Dallas County’s Buffalo High School has a strong tradition of success in boys basketball.
That tradition goes all the way back to 1949, when the Bison won the final “all class” state championship in Missouri history.
The tradition also includes back-to-back Class M state championships in 1964 and 1965. Those teams accomplished something no Buffalo teams have since. And their success still resonates today.
“We want to get to where they’ve been,” said current Buffalo coach Kyle Gawlowski. “It’s continually in our thoughts. It’s something we’re always pushing for.”
Those ’64 & ’65 teams combined to go 66-4, with the 1964 squad suffering just one loss. And they did it against all comers. That’s why the Missouri Sports Hall of Fame proudly inducted the Buffalo High School Boys Basketball 1964 and 1965 State Championship Teams as members of the Class of 2023.
Merton Bancroft was there for all of it. A hulking 6-foot-7 back-to-the-basket center in the days when centers rarely left the paint, Bancroft remembers almost every detail from those two championship seasons.
“The ’64 team was the same team I played with as a sophomore,” Bancroft said. “We only lost one game that year, early in the season to Joplin. We had a lot of fun.”
With Mike Kirksey as head coach, the Bison rolled through the state tournament. State tournament play opened with a 75-46 win against East Carter, setting up a quarterfinal matchup against Buffalo’s top rival of the day Republic, the defending Class M state champions.
“We were down by 11 to Republic in the quarterfinals but came back to win that one,” Bancroft said.
An 83-74 victory over Tipton in the semifinal set up a showdown with Richland in the finals, and the Bison rolled to a 79-63 victory, giving Buffalo its first state title in 15 years.
“It was an exciting time,” Bancroft said. “We had a lot of fun.”
Doug Cassity was the top player on that ’64 team, earning first-team All-State honors. Both Bancroft and Chuck Johnson earned honorable mention All-State as the team finished with a 34-1 record.
Other members of the 1964 team included Rex Lindsey, Roy Lindsey, Jerry Johnson, Richard Sharp, Dick Holland, Oscar Claspill, Dennis Palmer and Lendol Vest.
The 1965 season not only brought a new coach, but also saw the addition of many new faces. Six members of the ’64 squad graduated and Larry Atwood replaced Mike Kirksey as head coach.
The Bison faced several challenges in 1965 aside from a new coach and new teammates. One of the biggest came in the finals of the Blue and Gold Tournament against one of Missouri’s most legendary teams.
“We led Springfield Parkview in the finals of the Blue & Gold and were ahead by two with a few seconds to play,” Bancroft said. “They hit a halfcourt shot to tie the game, and we lost in the second overtime by six points after I fouled out.”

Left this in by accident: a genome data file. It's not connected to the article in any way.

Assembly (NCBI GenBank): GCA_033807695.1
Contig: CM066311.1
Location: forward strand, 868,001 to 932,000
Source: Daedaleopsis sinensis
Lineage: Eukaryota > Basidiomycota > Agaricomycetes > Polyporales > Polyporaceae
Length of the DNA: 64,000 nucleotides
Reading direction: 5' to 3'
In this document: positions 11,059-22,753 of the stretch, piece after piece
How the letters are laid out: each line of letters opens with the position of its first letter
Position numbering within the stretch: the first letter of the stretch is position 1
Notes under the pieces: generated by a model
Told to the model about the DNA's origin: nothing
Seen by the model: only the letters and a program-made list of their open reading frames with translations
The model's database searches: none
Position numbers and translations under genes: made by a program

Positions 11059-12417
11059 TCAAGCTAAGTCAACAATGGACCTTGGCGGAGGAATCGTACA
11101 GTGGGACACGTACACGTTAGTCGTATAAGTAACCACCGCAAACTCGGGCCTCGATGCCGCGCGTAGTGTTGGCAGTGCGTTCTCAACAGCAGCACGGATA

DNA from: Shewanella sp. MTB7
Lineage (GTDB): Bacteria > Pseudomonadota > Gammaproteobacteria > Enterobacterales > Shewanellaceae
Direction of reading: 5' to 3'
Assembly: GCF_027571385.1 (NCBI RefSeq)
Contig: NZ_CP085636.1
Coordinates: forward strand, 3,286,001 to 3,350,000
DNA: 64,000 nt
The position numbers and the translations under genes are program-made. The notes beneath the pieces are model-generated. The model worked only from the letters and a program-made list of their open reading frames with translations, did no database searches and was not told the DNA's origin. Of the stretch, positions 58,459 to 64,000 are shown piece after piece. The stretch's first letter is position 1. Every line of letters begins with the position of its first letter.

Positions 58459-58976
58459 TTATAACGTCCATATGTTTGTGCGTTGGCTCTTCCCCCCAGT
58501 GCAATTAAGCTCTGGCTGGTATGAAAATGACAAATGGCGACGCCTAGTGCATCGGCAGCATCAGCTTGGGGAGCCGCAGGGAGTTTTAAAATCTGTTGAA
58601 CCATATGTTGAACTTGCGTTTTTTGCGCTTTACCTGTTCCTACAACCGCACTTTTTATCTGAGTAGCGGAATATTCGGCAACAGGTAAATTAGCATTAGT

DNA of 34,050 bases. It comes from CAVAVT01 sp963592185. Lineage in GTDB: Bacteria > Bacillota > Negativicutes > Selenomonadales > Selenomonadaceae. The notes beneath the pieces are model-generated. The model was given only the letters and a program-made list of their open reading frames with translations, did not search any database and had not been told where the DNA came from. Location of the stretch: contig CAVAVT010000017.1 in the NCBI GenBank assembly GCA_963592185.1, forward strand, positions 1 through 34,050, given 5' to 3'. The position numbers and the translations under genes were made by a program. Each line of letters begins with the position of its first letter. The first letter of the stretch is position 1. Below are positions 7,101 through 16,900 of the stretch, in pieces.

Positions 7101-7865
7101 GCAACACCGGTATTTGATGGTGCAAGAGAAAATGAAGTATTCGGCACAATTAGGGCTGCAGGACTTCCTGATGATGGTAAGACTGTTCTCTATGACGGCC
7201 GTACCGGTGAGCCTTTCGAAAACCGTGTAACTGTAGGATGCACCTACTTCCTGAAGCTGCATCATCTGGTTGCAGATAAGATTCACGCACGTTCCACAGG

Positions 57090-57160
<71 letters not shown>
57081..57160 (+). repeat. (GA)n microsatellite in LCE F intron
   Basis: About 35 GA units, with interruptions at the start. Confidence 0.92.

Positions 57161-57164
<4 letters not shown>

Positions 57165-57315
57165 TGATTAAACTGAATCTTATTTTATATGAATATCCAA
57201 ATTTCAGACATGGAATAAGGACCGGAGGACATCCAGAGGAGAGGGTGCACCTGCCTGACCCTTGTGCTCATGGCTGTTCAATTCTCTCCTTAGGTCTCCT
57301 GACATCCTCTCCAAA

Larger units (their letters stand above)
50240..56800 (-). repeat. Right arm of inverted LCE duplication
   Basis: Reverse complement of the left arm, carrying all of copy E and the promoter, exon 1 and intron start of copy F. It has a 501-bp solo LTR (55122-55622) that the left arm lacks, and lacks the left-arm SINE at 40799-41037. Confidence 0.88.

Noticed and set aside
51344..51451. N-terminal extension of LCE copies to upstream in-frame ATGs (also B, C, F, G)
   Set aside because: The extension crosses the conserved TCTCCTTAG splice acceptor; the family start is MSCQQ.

It took some time, but eventually the Bison jelled.
With Bancroft earning first-team All-State honors, and a class of sophomores which included future star Chuck Williams, the Bison once again rolled through the state tournament, winning three of their four games by nine or more points. The only close contest was a 55-52 win against a Charlie Spoonhour-coached Bloomfield team in the semifinals.
“In the finals we played California, and they were undefeated at the time, and we blew them out of the gym,” Bancroft said of the Bison’s eventual 65-49 championship victory.
Other members of the 1965 state title team were Claspill, Roy Lindsey, Dennis Palmer, Vest, Doug Nixon, Mak Palmer, Larry King, Mike Lemons, Lendal McDaniel, and Merv Bancroft.
One constant for Buffalo throughout its two state championship runs were its fans.
“Our games were an event,” Bancroft said. “It was common on road games for us to have a very noisy supporting crowd to cheer us on.”
The fan support was so strong for the Bison that they helped set a Brewer Fieldhouse attendance record during the 1965 state title game in Columbia.
Gawlowski, who graduated from Buffalo in 2009, grew up hearing stories about fan support.
“What people remember most was the atmosphere at games,” he said. “Community support is what I remember people talking about. It was all about the community being with the team. That makes you proud to be from Buffalo.”
Bancroft knows the legacy of those teams is secure.
“It’s always been a source of pride for me that we accomplished what we did,” he said. “Not many people get to experience that level of success.”